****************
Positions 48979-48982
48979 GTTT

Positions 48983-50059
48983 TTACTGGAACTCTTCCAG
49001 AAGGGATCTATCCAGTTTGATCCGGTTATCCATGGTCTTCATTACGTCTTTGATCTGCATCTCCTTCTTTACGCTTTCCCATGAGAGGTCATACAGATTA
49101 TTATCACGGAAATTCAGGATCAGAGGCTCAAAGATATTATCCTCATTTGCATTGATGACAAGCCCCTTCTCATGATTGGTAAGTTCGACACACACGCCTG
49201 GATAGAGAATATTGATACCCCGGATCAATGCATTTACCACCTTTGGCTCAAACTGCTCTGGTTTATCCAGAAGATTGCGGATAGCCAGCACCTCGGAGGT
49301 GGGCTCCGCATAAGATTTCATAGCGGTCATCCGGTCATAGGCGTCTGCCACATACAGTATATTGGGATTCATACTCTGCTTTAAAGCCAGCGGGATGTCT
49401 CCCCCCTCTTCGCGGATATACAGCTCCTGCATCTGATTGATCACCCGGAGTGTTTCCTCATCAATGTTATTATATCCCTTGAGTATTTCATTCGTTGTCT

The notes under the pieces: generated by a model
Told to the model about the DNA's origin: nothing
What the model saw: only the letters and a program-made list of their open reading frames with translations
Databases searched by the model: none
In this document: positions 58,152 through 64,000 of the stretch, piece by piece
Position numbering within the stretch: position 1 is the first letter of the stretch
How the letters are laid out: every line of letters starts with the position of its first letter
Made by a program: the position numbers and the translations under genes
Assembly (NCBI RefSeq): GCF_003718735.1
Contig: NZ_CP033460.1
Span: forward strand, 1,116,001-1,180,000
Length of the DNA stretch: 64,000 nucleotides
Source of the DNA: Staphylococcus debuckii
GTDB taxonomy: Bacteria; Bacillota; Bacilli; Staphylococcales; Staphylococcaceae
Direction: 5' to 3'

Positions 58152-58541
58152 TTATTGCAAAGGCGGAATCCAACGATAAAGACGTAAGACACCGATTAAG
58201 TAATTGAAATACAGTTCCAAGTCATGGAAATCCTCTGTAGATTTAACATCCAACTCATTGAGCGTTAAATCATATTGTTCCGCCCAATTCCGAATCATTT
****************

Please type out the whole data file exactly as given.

Positions 48979-48982
48979 GTTT

Positions 48983-50059
48983 TTACTGGAACTCTTCCAG
49001 AAGGGATCTATCCAGTTTGATCCGGTTATCCATGGTCTTCATTACGTCTTTGATCTGCATCTCCTTCTTTACGCTTTCCCATGAGAGGTCATACAGATTA
49101 TTATCACGGAAATTCAGGATCAGAGGCTCAAAGATATTATCCTCATTTGCATTGATGACAAGCCCCTTCTCATGATTGGTAAGTTCGACACACACGCCTG
49201 GATAGAGAATATTGATACCCCGGATCAATGCATTTACCACCTTTGGCTCAAACTGCTCTGGTTTATCCAGAAGATTGCGGATAGCCAGCACCTCGGAGGT
49301 GGGCTCCGCATAAGATTTCATAGCGGTCATCCGGTCATAGGCGTCTGCCACATACAGTATATTGGGATTCATACTCTGCTTTAAAGCCAGCGGGATGTCT
49401 CCCCCCTCTTCGCGGATATACAGCTCCTGCATCTGATTGATCACCCGGAGTGTTTCCTCATCAATGTTATTATATCCCTTGAGTATTTCATTCGTTGTCT

The notes under the pieces: generated by a model
Told to the model about the DNA's origin: nothing
What the model saw: only the letters and a program-made list of their open reading frames with translations
Databases searched by the model: none
In this document: positions 58,152 through 64,000 of the stretch, piece by piece
Position numbering within the stretch: position 1 is the first letter of the stretch
How the letters are laid out: every line of letters starts with the position of its first letter
Made by a program: the position numbers and the translations under genes
Assembly (NCBI RefSeq): GCF_003718735.1
Contig: NZ_CP033460.1
Span: forward strand, 1,116,001-1,180,000
Length of the DNA stretch: 64,000 nucleotides
Source of the DNA: Staphylococcus debuckii
GTDB taxonomy: Bacteria; Bacillota; Bacilli; Staphylococcales; Staphylococcaceae
Direction: 5' to 3'

Positions 58152-58541
58152 TTATTGCAAAGGCGGAATCCAACGATAAAGACGTAAGACACCGATTAAG
58201 TAATTGAAATACAGTTCCAAGTCATGGAAATCCTCTGTAGATTTAACATCCAACTCATTGAGCGTTAAATCATATTGTTCCGCCCAATTCCGAATCATTT